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  • Interview with Alicia Blanco Jiménez and Petra Jiménez De Lopez / Una Entrevista con Alicia Blanco Jiménez y Petra Jiménez De Lopez
  • Charles H. Rowell and Marcus Jones
  • Interview with Alicia Blanco Jiménez and Petra Jiménez De Lopez
  • Charles H. Rowell and Marcus Jones

This interview was conducted on February 22, 2007, in Mata Clara, Veracruz, Mexico.

JONES: What is your name?

JIMÉNEZ: Alicia Blanco.

JONES: Do you have another family name?

JIMÉNEZ: Jiménez.

JONES: Alicia Blanco Jiménez, and you are?

LOPEZ: Petra Jiménez de López.

ROWELL: Earlier, you mentioned that you have performed a ceremony for the dead. Could you talk about that ceremony in detail?

JIMÉNEZ: Here we have the custom that, a year after someone has died, we recite nine rosaries nine days in a row before the first anniversary of their death arrives. On the anniversary date, a Mass takes place. A cross is taken-this is something that we Catholics do-to be blessed with holy water. Then the lifting-of-the-cross ceremony is performed. We arrive, and we decorate an altar with flowers and curtains. Other people arrive praying and singing. The cross is laid down for an hour, two hours, for a wake, and then the cross is lifted. The cross is lifted, which is a custom of ours. We raise the cross and pass it around to be kissed. Then it's given to the family of the deceased. For instance in this case, the godparents handed the cross to us. And we received it. We thank them for accepting the role of godparents to our mother's cross, and we welcome the cross. We return it to the altar, but now the cross is stood upright. It's no longer laid across a table.

LOPEZ: And what I can tell you is that I used to be Catholic, but now I am Protestant. We don't do that anymore. If someone dies, we only hold a wake for him. And the following day, we go to the cemetery. There's no longer the novena. There's no longer anything. So [End Page 69]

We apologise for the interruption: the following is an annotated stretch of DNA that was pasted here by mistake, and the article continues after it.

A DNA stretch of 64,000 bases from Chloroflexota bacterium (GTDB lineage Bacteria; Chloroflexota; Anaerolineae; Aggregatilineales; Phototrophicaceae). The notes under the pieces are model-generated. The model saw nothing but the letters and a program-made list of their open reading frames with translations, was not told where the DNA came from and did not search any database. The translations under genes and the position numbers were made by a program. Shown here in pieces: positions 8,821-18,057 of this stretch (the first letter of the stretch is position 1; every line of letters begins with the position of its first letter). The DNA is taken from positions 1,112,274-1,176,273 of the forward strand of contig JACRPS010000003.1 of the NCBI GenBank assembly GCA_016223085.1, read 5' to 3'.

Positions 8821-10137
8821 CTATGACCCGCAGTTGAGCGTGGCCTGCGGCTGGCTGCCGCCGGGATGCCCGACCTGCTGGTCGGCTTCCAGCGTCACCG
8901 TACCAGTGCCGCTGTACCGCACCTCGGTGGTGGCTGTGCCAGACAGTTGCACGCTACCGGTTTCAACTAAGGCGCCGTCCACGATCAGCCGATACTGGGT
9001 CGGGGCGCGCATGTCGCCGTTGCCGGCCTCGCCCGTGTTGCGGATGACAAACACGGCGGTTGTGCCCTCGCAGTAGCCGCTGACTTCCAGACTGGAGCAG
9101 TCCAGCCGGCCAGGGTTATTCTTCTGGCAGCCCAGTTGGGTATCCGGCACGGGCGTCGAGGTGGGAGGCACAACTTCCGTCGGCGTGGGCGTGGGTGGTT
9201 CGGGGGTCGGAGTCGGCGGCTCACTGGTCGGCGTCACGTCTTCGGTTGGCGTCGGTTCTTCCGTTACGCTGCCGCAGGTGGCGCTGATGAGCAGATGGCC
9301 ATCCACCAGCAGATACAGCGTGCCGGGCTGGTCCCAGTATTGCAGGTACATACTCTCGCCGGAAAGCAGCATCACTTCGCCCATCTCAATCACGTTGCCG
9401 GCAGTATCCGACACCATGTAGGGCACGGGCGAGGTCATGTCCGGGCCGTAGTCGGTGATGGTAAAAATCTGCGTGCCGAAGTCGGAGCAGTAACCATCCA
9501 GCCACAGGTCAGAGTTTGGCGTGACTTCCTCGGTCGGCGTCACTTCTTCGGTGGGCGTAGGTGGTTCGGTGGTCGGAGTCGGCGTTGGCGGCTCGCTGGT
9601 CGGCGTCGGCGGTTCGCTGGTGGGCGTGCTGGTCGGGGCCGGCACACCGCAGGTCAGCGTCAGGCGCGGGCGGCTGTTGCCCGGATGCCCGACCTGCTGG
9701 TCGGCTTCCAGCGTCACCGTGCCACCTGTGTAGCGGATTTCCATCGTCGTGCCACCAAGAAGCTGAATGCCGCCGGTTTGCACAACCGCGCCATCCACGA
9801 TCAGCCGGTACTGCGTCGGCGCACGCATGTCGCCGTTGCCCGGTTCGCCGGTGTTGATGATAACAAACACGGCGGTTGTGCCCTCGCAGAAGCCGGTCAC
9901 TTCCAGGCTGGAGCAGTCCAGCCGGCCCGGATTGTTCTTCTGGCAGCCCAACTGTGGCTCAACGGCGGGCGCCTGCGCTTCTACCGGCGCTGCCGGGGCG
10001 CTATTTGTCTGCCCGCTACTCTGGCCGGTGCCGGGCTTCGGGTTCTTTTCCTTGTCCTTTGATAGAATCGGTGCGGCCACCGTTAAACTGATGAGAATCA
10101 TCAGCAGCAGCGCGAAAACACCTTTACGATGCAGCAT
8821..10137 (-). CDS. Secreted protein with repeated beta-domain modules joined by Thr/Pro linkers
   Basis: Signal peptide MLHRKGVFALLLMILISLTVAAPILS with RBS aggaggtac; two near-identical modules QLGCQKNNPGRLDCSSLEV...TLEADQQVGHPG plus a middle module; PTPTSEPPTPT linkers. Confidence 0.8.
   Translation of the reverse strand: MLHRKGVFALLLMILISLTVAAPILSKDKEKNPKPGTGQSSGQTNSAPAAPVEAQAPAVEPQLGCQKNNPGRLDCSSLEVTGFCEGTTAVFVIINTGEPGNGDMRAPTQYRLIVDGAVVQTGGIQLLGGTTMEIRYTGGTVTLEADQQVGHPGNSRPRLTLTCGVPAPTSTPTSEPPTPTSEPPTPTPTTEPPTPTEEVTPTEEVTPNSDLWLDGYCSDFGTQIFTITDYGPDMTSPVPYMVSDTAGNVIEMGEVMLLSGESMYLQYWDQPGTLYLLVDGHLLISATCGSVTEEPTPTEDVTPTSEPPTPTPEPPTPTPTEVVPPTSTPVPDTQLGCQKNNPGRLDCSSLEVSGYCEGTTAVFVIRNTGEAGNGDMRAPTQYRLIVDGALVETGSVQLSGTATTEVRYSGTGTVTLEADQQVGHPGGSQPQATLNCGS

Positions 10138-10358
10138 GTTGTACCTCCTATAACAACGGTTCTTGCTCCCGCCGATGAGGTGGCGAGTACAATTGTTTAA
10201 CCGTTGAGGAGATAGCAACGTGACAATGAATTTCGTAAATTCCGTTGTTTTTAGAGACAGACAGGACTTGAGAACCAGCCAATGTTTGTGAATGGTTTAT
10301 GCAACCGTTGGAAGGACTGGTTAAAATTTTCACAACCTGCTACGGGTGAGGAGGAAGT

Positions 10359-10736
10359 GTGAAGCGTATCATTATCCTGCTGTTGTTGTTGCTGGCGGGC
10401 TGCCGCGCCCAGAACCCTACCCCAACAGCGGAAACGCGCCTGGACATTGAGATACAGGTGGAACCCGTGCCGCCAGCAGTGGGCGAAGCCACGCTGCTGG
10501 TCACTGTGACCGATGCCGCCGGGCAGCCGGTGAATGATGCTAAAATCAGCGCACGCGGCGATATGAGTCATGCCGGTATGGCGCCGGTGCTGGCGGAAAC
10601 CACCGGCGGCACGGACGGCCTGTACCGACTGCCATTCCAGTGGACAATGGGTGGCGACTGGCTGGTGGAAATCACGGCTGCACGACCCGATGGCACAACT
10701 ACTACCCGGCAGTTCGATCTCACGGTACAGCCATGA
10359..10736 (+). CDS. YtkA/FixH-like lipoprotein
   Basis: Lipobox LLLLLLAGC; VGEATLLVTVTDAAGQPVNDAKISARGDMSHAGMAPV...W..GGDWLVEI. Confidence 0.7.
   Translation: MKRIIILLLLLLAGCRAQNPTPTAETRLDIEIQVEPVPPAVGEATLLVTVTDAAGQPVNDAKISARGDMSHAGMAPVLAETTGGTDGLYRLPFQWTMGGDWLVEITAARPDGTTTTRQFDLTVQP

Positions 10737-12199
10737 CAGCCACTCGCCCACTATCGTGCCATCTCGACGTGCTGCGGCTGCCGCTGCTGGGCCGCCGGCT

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Alicia Blanco Jiménez and grandchild
Mata Clara, Mexico

Photo by Marcus D. Jones © 2007

[End Page 70]

then the body rests there, according to the word of the Lord, until God returns. Then the body is resurrected for eternal life.

JONES: And what is the origin of this ceremony?

JIMÉNEZ: Our parents taught us to perform these ceremonies to remember the deceased, to mark the date on which they died because, as my sister says, (seeing as how they now follow another religion) they no longer mark the date. But we do, as Catholics that we are. Mom died on February 18. So then this February 18, we remembered the date on which she died. And that's the reason why rosaries are recited and the cross is raised, because we mark that it's been exactly a year since she left this world to go meet God.

LOPEZ: We see it just as it was written in Scripture: the dead sleep until Judgment Day. That's why when someone dies, the wake is held, the burial is done, and that's it.

JONES: Is something special done to mark the second anniversary, or the third anniversary, or only a year after?

JIMÉNEZ: Only a year later. Actually, we have the custom that every week, when we celebrate Mass on Sundays, we add to a prayer list the names of our loved ones who've died. And we all pray so that their souls rest in peace with God, so that their sins may be forgiven. Because, as you know, once we're dead we can't ask for our own forgiveness. If the dead committed a sin while still alive, we ask God in a unified voice so that He may forgive their sins and they may rest. If they committed a trespass on this Earth, we pray that their souls rest in peace.

ROWELL: Are you the only one in the community who...

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Additional Information

ISSN
1080-6512
Print ISSN
0161-2492
Pages
pp. 69-257
Launched on MUSE
2008-09-14
Open Access
No
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